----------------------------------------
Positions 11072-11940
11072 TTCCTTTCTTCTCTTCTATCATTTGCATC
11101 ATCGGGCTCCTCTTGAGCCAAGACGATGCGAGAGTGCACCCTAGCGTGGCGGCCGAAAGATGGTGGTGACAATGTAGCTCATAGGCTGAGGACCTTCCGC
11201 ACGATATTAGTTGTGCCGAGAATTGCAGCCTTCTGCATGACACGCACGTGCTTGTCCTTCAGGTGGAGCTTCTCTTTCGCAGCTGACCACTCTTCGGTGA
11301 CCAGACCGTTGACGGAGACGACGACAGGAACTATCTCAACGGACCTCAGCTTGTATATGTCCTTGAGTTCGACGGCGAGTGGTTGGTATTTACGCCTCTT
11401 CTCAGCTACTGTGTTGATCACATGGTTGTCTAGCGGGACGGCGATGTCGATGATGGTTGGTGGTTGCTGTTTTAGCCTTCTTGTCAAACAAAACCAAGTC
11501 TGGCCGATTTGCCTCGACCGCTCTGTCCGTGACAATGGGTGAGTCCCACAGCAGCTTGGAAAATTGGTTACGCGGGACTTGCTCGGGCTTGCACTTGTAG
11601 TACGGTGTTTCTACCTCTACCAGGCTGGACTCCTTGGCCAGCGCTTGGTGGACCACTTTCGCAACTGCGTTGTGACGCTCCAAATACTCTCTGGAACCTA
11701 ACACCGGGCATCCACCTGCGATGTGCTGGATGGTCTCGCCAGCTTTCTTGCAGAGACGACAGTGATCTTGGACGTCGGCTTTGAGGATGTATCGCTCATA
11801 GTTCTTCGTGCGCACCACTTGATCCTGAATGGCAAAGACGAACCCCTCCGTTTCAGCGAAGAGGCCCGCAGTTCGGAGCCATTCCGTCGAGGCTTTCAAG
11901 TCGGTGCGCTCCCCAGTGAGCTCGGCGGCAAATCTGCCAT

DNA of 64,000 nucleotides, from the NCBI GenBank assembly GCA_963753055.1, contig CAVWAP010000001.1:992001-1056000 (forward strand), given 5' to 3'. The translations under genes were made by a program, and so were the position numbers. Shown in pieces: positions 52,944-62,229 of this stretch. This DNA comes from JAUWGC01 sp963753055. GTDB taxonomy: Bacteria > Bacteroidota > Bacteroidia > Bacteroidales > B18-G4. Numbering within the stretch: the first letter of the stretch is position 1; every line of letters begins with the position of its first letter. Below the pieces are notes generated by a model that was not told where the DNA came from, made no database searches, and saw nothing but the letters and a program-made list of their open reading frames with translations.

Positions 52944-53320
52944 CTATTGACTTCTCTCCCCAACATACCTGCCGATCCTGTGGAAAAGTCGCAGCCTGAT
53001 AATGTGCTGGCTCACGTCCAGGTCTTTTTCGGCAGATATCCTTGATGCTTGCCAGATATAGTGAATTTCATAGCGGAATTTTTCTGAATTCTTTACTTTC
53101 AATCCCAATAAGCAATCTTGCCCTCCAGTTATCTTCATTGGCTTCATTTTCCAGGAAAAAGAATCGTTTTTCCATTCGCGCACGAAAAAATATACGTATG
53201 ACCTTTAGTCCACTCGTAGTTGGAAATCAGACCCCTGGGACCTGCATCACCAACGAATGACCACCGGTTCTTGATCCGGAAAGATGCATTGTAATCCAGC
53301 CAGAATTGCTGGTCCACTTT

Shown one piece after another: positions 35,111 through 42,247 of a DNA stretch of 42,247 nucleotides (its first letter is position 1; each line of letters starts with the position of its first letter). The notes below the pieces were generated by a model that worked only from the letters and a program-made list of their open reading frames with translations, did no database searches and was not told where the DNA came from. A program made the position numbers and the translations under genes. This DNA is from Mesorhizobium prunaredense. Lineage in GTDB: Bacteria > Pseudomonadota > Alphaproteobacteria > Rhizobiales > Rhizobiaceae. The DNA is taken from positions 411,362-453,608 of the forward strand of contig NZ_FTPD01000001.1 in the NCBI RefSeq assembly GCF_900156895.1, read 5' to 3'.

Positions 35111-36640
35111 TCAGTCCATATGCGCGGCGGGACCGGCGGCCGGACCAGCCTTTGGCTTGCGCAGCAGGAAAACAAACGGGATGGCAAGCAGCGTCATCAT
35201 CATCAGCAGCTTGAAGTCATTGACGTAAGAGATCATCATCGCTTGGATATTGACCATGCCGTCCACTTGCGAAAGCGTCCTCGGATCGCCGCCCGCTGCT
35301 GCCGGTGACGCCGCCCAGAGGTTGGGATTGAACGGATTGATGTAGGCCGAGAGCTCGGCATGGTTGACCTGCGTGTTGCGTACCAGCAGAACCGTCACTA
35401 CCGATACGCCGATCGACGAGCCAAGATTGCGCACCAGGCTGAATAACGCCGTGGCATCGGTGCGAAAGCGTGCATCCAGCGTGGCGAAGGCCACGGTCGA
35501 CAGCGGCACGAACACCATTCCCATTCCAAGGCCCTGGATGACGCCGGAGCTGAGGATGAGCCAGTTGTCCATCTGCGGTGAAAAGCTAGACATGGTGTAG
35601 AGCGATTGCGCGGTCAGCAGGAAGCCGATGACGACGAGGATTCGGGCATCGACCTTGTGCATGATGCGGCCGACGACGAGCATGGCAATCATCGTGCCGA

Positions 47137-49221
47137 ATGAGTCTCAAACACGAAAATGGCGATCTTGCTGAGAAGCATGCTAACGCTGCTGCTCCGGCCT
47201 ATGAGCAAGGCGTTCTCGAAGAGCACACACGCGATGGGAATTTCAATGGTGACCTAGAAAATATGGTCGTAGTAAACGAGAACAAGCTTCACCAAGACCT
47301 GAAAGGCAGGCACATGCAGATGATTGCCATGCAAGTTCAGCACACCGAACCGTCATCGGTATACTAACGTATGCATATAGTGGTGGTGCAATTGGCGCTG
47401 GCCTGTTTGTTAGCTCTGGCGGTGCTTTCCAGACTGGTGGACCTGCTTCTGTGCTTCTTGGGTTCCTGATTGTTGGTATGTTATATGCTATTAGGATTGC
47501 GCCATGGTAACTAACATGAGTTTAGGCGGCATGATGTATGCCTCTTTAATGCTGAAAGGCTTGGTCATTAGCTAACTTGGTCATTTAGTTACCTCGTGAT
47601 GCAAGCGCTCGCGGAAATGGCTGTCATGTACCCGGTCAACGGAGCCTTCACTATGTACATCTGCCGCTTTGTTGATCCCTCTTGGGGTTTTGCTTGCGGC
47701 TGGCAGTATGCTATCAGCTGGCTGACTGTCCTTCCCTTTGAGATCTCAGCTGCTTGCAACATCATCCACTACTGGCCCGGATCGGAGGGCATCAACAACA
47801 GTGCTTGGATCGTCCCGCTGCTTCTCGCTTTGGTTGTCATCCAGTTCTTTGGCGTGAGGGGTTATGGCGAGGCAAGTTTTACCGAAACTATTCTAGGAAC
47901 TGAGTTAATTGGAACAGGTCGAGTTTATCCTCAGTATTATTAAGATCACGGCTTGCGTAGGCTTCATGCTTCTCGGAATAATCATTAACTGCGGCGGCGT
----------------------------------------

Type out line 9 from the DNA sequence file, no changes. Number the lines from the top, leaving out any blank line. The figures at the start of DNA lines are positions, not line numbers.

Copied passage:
11701 ACACCGGGCATCCACCTGCGATGTGCTGGATGGTCTCGCCAGCTTTCTTGCAGAGACGACAGTGATCTTGGACGTCGGCTTTGAGGATGTATCGCTCATA